My friend and co-blogger Ilya Somin has blogged a few times about the originalist case for a right to same-sex marriage. Reviewing the arguments, he recently concluded: “[I]t is no longer possible to claim that there is no serious originalist case for striking down laws banning same-sex marriage.” I disagree. It is possible to claim that, and I’ll even prove it by making the claim right now: As far as I can tell, there is no serious originalist case for a right to same-sex marriage. Or at least that’s what I think so far, based on the arguments that Ilya has provided and linked to in his posts. I’ll explain my current thinking here and invite others to show why I am wrong.

Let’s start by reviewing the originalist arguments that Ilya has mentioned.

The Calabresi argument. In his essay posted on SSRN, Steven Calabresi’s primary originalist case for a right to same-sex marriage runs something like this. In U.S. history, it has been common for major political documents, such as the Declaration of Independence, the Articles of Confederation, and many state constitutions, to say that all men are created free and equal. Concerns with freedom and equality generally undergirded legal reforms in the Reconstruction era, including the Reconstruction era constitutional amendments. Laws forbidding same-sex marriage violate principles of freedom and equality, and therefore they violate the Fourteenth Amendment, which of course was one of the Reconstruction-era constitutional amendments.

The Ramsey argument. Michael Ramsey has blogged a tentative originalist case for a right to same-sex marriage. It runs like this: If we assume that an originalist Equal Protection clause establishes an anti-discrimination or equal treatment rule that applies to choices as to who a person can marry, our modern understanding that laws prohibiting same-sex marriage are based on discrimination and inequality can lead to the result that such laws violate the original understanding of the Equal Protection clause.

The Eskridge argument. As Ilya recently noted, William Eskridge has briefly blogged an originalist case, too. According to Eskridge, Justice Kennedy’s 1996 opinion in Romer v. Evans began by recognizing that an original meaning of the Fourteenth Amendment was to bar caste or class legislation. Laws prohibiting same-sex marriage amount to case or class legislation, so they violate the originalist conception of the Fourteenth Amendment.

The Somin argument. Finally, Ilya has blogged that he thinks laws prohibiting same-sex marriage amount to unconstitutional sex discrimination. In his latest post, he describes this as an originalist argument, linking to this 2013 post which in turn relied on this article by Steven Calabresi and Julia Rickert arguing that sex discrimination was included in that original meaning of the Fourteenth Amendment. With the benefit of modern understanding, we can now see that laws prohibiting same-sex marriage involve sex discrimination, so they are unconstitutional. (Calabresi briefly makes a version of this argument at the end of his recent essay, too.)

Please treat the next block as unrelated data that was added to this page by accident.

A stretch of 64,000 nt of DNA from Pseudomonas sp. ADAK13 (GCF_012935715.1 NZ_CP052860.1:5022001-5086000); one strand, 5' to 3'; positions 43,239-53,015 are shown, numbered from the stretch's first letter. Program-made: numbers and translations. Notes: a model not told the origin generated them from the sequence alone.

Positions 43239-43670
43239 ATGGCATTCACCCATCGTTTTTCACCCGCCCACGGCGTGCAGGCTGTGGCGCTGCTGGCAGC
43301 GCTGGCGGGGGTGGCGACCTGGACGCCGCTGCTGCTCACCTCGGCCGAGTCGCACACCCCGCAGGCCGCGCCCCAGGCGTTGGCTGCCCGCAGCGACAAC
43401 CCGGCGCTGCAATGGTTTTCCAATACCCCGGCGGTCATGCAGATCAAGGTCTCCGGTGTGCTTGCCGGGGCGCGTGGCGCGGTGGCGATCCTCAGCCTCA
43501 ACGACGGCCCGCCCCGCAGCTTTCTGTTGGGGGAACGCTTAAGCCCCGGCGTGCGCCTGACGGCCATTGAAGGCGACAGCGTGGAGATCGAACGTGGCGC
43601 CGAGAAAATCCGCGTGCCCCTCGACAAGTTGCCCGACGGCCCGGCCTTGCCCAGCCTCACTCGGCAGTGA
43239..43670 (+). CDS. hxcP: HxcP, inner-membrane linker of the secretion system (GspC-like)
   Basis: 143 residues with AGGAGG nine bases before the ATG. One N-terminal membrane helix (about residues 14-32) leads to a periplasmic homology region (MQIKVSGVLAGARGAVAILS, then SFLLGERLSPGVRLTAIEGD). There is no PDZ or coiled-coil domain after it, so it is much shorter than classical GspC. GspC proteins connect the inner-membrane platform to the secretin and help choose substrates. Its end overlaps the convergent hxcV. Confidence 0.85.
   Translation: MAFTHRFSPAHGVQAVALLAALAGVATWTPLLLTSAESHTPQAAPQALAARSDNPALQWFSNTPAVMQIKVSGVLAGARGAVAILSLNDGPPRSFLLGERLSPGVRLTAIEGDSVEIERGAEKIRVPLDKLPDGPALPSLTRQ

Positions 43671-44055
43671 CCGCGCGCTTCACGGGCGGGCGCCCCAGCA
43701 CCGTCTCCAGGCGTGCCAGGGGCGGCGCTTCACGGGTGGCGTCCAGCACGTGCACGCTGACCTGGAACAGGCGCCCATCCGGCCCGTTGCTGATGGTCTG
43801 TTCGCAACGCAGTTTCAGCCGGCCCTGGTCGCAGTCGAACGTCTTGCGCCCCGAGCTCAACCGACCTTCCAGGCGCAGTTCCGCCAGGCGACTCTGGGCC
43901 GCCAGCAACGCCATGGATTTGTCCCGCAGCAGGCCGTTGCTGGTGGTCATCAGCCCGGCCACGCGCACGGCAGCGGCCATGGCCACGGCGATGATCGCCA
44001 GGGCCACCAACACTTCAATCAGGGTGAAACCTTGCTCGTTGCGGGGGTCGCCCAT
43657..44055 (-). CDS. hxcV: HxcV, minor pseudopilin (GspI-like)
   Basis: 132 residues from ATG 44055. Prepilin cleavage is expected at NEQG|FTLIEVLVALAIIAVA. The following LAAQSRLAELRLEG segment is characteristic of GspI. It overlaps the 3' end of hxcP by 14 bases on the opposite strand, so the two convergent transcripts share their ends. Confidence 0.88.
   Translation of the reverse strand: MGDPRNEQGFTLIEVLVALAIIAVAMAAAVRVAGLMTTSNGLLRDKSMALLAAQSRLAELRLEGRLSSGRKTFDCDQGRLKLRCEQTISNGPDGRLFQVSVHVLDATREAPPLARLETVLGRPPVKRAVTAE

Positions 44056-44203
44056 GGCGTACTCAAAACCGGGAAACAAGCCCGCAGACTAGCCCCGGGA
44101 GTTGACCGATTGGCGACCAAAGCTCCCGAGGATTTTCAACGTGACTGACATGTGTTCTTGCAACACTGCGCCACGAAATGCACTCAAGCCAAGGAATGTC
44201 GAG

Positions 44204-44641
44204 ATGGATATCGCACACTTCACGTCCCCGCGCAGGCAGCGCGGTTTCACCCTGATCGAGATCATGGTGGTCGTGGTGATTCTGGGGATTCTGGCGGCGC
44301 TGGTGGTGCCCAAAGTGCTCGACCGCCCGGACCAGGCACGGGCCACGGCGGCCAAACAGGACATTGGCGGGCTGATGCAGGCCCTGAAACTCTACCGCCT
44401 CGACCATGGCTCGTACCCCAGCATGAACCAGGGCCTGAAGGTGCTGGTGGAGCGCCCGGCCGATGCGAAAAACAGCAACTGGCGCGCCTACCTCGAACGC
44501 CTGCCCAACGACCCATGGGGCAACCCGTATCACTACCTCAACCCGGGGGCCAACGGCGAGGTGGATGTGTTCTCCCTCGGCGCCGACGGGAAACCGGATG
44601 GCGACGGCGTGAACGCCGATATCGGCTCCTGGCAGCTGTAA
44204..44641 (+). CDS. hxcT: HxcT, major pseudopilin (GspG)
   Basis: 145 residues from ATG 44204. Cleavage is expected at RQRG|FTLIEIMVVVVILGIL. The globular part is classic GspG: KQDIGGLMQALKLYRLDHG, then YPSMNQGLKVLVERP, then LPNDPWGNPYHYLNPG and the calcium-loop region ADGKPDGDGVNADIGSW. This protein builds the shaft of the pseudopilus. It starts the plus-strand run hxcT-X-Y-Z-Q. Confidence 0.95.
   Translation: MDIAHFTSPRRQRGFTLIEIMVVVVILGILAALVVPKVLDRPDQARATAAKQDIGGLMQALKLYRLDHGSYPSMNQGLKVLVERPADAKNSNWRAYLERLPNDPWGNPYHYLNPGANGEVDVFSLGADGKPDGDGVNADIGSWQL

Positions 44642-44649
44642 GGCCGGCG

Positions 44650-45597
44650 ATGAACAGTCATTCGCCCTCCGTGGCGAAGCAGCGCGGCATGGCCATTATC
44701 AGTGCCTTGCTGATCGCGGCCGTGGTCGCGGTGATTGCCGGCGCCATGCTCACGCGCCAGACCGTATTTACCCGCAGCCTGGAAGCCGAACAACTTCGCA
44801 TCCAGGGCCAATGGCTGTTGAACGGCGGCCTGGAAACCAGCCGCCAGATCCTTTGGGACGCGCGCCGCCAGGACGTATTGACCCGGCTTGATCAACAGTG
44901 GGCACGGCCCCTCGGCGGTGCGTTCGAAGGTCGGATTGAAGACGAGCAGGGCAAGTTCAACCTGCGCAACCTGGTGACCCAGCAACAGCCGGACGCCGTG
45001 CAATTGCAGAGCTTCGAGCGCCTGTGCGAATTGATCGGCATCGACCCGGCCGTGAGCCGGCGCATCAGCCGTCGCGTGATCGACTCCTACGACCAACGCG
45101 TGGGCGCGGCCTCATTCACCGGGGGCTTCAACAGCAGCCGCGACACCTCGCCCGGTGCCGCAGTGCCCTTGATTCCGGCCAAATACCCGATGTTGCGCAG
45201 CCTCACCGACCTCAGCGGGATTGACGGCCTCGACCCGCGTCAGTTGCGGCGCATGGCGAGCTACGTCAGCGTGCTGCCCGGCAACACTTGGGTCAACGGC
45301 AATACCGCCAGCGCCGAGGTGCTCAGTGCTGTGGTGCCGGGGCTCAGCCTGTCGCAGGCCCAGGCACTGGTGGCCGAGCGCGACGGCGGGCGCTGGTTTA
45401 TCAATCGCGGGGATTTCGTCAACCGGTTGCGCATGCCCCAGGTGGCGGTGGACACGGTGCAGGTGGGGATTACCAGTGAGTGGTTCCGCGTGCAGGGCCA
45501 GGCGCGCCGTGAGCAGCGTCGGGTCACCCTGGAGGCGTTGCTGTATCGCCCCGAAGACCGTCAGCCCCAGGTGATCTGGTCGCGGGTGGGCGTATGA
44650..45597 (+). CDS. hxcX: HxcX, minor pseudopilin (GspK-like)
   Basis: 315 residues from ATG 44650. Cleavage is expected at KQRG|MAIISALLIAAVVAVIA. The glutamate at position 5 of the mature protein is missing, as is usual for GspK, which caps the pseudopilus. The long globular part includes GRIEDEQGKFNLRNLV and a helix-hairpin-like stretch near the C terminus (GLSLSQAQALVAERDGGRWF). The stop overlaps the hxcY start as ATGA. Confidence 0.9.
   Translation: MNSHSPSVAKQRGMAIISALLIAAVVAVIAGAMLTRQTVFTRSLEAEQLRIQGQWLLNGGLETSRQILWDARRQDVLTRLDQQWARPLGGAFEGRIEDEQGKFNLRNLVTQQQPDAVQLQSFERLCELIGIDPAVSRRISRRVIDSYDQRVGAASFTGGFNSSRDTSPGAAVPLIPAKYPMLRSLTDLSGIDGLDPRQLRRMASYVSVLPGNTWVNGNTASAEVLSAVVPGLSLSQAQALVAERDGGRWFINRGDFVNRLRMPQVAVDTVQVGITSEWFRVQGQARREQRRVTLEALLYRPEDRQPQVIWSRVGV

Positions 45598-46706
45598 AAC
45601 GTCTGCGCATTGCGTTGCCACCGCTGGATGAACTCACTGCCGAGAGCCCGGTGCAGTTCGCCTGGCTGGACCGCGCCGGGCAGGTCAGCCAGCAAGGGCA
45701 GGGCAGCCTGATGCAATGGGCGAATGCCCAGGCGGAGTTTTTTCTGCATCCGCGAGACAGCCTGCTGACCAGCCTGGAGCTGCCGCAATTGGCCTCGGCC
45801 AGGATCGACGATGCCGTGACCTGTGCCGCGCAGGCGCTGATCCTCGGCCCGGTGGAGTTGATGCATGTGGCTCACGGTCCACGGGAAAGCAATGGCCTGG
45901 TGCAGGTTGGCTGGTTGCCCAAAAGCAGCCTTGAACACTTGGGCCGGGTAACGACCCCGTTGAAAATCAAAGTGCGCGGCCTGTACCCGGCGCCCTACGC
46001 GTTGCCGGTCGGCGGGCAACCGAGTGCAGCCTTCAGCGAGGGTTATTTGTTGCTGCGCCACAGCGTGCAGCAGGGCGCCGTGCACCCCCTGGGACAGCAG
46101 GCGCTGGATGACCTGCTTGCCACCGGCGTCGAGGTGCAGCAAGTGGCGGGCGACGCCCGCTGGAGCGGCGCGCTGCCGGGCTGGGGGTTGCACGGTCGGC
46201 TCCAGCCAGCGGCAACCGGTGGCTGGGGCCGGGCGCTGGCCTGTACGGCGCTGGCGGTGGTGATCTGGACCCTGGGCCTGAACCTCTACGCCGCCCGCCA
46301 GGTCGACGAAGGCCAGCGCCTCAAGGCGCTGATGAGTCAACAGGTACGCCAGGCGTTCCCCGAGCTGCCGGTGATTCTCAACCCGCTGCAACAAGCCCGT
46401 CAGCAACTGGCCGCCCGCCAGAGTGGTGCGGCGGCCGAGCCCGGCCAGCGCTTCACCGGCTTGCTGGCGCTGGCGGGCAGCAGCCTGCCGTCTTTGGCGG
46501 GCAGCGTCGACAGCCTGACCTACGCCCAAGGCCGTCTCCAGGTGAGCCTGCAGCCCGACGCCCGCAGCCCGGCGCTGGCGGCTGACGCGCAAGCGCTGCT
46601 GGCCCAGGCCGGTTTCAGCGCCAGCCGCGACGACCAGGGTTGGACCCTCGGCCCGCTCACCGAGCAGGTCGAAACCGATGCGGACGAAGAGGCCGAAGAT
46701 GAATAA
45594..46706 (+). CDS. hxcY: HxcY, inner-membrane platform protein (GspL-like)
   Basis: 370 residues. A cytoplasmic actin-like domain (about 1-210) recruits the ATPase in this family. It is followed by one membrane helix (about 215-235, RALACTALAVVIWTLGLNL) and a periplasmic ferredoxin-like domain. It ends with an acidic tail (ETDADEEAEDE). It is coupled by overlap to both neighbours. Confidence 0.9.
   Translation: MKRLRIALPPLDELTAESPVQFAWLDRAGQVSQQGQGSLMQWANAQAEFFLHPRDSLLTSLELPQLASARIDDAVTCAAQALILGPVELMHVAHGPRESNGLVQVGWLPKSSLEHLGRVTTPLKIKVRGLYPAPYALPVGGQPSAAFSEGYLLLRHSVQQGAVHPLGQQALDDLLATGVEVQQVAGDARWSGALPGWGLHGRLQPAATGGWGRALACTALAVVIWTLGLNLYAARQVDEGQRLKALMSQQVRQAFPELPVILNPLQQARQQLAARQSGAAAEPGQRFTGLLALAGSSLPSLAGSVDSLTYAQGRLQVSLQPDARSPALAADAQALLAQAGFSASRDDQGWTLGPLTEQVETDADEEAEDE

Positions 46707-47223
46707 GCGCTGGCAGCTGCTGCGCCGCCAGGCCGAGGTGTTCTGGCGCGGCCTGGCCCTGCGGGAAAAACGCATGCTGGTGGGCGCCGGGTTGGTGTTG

The structure of these four arguments appears similar. They each work in two basic steps: (A) assert that the Fourteenth Amendment adopts a broad principle, and then (B) argue that same-sex marriage laws violate that principle. The arguments differ slightly in the nature of the broad principle that they assert the Fourth Amendment recognizes. To Calabresi, the principle is freedom and equality; to Ramsey, it’s equal treatment in marriage choices; to Eskridge, it’s rejection of caste legislation; and to Somin, it’s rejection of sex discrimination.

These are important arguments, but here’s where I am stuck: I don’t yet see how these are distinctly originalist arguments. My primary problem is at step (A), the articulation of the broad principle. I am not an originalist theoretician, so maybe I am missing something. But I would think that for these arguments to be considered distinctly originalist arguments, at a minimum, the process by which we identify the broad principle that the Fourteenth Amendment adopts has to be based on specific constitutional text as it was understood by the public at the time of its enactment. From what I can tell, the originalist arguments made so far haven’t really done that. As a result, I’m not sure there is anything distinctly originalist about these claims.

Consider Calabresi’s primary argument about same-sex marriage, which is the most thoroughly developed of the four. Calabresi reasons that important historical political documents talked about freedom and equality, and that these basic concepts were an important influence on the 14th Amendment. So far, that seems hard to dispute. The problem, it seems to me, is that important historical documents talk about a lot of broad principles. And the idea of a general principle having an influence isn’t the same as directly adopting a particular conception of that principle. Given that, it’s not clear which of those broad principles made it into the Constitution. Presumably, not all of them did. To bridge the gap, and to show that the specific principle was adopted at the time, I think we need the originalist step of showing how the specific text was originally publicly understood as recognizing that identified principle.